Outdoor play is an important component of child development at all ages. From playing in the sandbox, riding bikes around the neighborhood to games of kickball were once rites of childhood passage. Currently, letting kids be kids and allowing them unstructured outdoor playtime is nearing a point of extinction. Technology, stranger danger, bullying, and environmental factors are a few of the reasons that the days of “go outside and play” and “be home by dinner or before dark” are a bygone era. Perhaps times have changed but children’s need for unsupervised play and connection to nature has not.

Unstructured play improves learning and social and physical development. Providing a variety of play options, improved play access and fewer restrictions can encourage children to engage in physical activity with peers in line with their imaginations.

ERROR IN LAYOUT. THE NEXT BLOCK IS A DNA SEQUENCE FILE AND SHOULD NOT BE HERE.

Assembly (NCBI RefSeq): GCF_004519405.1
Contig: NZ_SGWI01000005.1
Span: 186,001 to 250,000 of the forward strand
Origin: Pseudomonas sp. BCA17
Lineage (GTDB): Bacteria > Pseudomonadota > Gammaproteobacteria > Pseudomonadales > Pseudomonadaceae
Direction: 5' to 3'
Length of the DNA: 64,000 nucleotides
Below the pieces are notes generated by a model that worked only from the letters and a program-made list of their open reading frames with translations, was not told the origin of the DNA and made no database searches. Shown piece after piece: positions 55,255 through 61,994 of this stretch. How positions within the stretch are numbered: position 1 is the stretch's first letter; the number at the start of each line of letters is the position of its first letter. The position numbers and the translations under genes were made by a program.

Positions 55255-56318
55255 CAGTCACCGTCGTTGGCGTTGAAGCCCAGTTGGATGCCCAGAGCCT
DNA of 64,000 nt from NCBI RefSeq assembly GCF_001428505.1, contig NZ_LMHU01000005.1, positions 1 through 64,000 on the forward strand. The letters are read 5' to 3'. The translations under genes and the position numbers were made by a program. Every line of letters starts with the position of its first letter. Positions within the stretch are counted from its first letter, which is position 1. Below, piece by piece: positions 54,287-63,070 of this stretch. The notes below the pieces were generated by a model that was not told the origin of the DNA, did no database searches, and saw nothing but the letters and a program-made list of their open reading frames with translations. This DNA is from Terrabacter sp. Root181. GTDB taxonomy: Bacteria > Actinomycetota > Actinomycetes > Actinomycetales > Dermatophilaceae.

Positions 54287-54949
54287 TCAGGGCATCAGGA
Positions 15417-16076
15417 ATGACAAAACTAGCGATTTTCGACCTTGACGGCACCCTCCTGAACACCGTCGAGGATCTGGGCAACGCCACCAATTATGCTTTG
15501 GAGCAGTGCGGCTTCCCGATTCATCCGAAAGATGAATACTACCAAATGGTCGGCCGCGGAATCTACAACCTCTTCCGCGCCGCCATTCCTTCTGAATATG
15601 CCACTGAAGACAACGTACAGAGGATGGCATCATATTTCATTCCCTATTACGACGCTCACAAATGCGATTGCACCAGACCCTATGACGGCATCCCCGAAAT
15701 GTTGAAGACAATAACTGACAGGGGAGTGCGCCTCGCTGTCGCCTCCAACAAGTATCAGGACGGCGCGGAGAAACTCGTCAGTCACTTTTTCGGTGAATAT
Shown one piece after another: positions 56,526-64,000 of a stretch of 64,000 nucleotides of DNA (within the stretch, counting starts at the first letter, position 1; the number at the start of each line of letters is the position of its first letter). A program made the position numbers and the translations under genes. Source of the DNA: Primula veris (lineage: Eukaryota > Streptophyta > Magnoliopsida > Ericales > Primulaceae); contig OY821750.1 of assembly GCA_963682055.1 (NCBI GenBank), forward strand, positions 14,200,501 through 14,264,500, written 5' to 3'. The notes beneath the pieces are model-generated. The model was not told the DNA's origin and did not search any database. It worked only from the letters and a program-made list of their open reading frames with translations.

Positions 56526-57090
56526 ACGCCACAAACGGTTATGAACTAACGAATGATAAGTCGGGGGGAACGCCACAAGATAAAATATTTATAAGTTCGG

This article includes several links that discuss that outdoor play habits versus indoor play have changed not only in the US but globally over the last several decades.

“Children have fewer opportunities to engage with nature. Providing more contact with nature can enhance children’s creativity, boost their mood, lower stress, improve well-being, promote physical activity and improve attention spans.

Nature play is also becoming more important as a counterbalance to children’s technological saturation. It is important for children to connect with nature early, as they are then likely to learn to appreciate nature into adulthood.”

Zier Institute focuses on play as the cornerstone in treatment when helping families achieve their highest potential physically, emotionally and socially. Regardless of age, we encourage families to practice the techniques we use in therapy in their everyday lives. Creating learning experiences in nature allows the child to take the lead and discover new interests on their own.

Parents can be nearby to support emotions, sensory experiences, and social interactions as needed. It is a joy to step back and witness growth and development when imagination, pretend play, and connection with nature occurs. There isn’t an easy answer to reverse the worldwide trajectory of children’s play but one by one, we can commit to outdoor playtime and let the sunshine in!